# TOPIC 5 (2015)

Apunte InglésUniversidad | Universidad Pompeu Fabra (UPF) |

Grado | Administración y Dirección de Empresas - 2º curso |

Asignatura | Econometrics I |

Año del apunte | 2015 |

Páginas | 5 |

Fecha de subida | 10/04/2016 |

Descargas | 13 |

Subido por | laparicioimbuluzqueta |

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ECONOMETRICS I
TOPIC 5: ASSESSING STUDIES BASED ON MULTIPLE REGRESSION
What makes a study that uses multiple regression reliable or unreliable?
To answer this question we’re going to use a framework which evaluates statistical studies by asking whether the analysis is internally
and externally valid:
INTERNALLY VALID: if the statistical inferences about causal effects are valid for the population being studied (the one from
which the sample was drawn).

EXTERNALLY VALID: if its inferences and conclusions can be generalized to other populations and settings.

① POTENTIAL THREATS TO EXTERNAL VALIDITY arise from differences between the population and setting studied and the
population and setting of interest:
DIFFERENCES IN POPULATIONS. It can be due to differences in characteristics of the populations, because of differences in
characteristics of the populations, because of geographical differences, or because the study is out of date. For example,
laboratory studies of the toxic effects of chemicals typically use animal populations like mice (the population studied), but
the results are used to write health and safety regulations for human populations (the population of interest).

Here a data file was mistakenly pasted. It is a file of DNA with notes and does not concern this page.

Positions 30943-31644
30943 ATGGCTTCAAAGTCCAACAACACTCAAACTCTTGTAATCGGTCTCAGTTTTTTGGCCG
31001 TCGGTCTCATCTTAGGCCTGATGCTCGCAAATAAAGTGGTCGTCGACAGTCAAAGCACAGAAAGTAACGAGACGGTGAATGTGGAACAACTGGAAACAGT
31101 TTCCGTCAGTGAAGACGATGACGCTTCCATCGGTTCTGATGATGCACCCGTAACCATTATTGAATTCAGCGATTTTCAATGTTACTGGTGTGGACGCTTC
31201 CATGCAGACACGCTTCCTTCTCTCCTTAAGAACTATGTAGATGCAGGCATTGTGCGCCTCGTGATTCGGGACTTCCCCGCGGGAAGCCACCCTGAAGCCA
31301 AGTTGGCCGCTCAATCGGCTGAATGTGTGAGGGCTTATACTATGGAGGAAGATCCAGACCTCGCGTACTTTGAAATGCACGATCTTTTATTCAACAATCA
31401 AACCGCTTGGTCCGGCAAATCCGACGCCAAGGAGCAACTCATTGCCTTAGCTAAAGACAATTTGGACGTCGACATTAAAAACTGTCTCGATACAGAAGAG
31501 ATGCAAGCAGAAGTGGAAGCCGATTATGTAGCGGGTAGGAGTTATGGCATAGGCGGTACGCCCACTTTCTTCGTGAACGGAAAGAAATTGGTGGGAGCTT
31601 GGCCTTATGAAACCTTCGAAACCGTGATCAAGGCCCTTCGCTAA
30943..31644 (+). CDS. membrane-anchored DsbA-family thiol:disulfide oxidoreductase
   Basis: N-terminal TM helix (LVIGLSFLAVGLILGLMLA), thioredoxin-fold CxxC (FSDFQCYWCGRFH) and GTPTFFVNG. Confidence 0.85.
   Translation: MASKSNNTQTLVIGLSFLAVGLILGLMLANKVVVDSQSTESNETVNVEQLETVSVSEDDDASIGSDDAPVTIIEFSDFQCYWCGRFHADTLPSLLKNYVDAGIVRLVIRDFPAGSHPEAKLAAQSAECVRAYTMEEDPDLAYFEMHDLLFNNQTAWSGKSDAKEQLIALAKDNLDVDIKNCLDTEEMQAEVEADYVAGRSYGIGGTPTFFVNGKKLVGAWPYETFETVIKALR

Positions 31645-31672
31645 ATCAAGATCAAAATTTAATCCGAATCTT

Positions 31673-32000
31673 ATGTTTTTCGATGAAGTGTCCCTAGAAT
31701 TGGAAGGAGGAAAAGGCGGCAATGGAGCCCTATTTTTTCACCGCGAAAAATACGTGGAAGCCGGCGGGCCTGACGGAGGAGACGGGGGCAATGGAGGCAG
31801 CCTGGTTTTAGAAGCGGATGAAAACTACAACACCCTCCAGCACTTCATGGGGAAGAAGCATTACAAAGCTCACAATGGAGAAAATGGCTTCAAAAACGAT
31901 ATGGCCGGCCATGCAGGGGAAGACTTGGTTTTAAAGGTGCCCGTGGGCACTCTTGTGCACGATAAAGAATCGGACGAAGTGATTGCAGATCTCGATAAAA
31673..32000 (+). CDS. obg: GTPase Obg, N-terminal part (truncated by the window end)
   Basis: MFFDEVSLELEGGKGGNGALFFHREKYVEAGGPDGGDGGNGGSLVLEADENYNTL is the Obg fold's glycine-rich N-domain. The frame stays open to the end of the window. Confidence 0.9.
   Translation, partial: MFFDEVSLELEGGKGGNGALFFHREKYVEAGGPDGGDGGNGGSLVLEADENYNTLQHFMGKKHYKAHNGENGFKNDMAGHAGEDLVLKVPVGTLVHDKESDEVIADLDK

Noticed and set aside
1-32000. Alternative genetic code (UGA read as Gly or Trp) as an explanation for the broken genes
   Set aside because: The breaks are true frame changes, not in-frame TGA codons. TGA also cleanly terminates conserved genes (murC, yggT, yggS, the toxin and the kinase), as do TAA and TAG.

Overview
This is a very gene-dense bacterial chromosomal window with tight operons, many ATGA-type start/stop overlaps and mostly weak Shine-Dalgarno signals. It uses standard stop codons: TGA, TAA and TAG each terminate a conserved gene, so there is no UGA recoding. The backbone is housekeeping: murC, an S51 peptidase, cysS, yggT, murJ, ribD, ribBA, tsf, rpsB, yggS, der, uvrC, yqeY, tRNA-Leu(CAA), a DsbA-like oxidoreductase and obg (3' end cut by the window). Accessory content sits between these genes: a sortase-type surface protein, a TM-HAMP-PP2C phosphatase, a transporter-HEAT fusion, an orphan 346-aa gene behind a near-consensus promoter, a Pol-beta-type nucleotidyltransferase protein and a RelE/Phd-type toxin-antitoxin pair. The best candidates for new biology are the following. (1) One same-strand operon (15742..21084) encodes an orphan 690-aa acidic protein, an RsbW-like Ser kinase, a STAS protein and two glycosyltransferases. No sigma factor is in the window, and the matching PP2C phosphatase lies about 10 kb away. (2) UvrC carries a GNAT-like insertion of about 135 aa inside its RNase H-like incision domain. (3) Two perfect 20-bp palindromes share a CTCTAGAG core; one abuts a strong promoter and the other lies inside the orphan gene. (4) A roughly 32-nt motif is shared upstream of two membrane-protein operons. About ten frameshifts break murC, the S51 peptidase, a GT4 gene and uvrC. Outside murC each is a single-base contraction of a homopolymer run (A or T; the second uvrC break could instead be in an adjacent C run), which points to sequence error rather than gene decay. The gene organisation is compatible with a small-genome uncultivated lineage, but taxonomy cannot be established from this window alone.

DIFFERENCES IN SETTINGS. It includes differences in the institutional environment (public universities versus religious
universities), differences in laws (like legal penalties), or differences in the physical environment (California vs Alaska). For
example, a study of the effect on college binge drinking of an anti-drinking advertising campaign might not generalize to
another identical group of college students if the legal penalties for drinking at the two colleges differ.

SOLUTION: External validity must be judged using specific knowledge of the populations and settings studied and those of interest.

These threats are best minimized at the early stages of a study, before the data is collected. Moreover, if there are more studies on
different but related populations, then, similar findings bolster claims to external validity, while differences in their findings that are not
readily explained cast doubt on their external validity.

In regression estimation of causal effects, there are TWO TYPES OF ② THREATS TO INTERNAL VALIDITY:
[1] First, OLS estimators will be biased and inconsistent if the regressors and error terms are correlated (VIOLATION OF THE #1